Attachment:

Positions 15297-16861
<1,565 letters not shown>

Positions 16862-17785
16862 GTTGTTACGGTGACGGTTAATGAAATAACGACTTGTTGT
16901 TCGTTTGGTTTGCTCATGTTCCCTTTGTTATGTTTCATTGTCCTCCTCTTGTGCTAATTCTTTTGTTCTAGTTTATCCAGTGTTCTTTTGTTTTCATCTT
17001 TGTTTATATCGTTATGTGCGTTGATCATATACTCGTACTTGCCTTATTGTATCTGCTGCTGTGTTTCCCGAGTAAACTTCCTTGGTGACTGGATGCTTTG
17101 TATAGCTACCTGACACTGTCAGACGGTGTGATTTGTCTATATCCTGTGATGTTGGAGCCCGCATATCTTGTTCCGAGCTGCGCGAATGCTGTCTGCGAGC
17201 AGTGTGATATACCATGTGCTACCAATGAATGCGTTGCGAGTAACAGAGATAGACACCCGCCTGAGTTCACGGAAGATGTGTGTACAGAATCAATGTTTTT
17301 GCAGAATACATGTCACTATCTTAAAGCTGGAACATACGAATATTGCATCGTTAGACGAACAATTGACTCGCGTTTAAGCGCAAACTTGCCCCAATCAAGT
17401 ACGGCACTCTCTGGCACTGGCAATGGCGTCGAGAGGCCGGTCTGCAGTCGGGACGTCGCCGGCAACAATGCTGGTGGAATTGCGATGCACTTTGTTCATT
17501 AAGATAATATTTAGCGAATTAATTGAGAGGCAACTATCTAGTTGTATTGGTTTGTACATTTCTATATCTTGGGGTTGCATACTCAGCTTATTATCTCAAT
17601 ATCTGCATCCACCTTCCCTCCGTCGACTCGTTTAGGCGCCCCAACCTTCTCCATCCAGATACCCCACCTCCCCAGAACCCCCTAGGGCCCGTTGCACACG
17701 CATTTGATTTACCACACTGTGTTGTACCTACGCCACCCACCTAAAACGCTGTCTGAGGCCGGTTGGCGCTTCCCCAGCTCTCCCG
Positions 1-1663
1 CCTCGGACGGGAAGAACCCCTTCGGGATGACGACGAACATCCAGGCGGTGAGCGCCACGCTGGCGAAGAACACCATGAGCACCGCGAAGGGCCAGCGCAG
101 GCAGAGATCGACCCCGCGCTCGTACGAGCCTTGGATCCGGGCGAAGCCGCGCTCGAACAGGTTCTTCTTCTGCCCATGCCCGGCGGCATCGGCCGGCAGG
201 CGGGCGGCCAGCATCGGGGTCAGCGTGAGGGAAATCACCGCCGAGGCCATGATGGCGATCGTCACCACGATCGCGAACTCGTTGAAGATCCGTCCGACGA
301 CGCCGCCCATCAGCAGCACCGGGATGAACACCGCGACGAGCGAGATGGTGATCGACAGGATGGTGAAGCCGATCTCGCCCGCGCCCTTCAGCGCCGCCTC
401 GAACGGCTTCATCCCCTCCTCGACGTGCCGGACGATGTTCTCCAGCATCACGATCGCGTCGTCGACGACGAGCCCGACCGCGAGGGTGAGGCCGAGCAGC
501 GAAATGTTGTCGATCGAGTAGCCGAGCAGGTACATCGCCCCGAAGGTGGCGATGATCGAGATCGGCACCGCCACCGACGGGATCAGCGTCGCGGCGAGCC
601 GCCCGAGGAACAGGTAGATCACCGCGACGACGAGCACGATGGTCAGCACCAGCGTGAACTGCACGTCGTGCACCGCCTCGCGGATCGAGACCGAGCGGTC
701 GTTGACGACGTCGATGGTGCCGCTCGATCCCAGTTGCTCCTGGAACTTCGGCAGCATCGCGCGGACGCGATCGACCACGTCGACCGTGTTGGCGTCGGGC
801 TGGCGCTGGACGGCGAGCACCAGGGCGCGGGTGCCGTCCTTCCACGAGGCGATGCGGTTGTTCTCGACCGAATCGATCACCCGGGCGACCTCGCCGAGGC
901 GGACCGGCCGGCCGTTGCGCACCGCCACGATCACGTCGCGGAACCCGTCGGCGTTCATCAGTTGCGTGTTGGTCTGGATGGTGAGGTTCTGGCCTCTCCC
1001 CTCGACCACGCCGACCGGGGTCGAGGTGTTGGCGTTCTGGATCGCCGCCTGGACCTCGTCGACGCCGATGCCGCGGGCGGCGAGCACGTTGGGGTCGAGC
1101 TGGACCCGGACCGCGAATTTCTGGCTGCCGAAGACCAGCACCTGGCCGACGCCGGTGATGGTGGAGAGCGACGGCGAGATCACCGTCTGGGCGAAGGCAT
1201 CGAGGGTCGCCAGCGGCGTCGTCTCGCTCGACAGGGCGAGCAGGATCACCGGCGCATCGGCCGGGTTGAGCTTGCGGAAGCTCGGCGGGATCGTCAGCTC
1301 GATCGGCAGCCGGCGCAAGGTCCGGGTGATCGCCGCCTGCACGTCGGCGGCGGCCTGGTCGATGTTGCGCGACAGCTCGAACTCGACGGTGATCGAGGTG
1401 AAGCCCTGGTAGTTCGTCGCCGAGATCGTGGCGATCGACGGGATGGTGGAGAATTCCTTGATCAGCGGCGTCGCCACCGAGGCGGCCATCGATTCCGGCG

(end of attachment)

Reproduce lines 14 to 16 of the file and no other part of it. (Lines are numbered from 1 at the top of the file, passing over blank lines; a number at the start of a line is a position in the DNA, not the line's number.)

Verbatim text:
Positions 1-1663
1 CCTCGGACGGGAAGAACCCCTTCGGGATGACGACGAACATCCAGGCGGTGAGCGCCACGCTGGCGAAGAACACCATGAGCACCGCGAAGGGCCAGCGCAG
101 GCAGAGATCGACCCCGCGCTCGTACGAGCCTTGGATCCGGGCGAAGCCGCGCTCGAACAGGTTCTTCTTCTGCCCATGCCCGGCGGCATCGGCCGGCAGG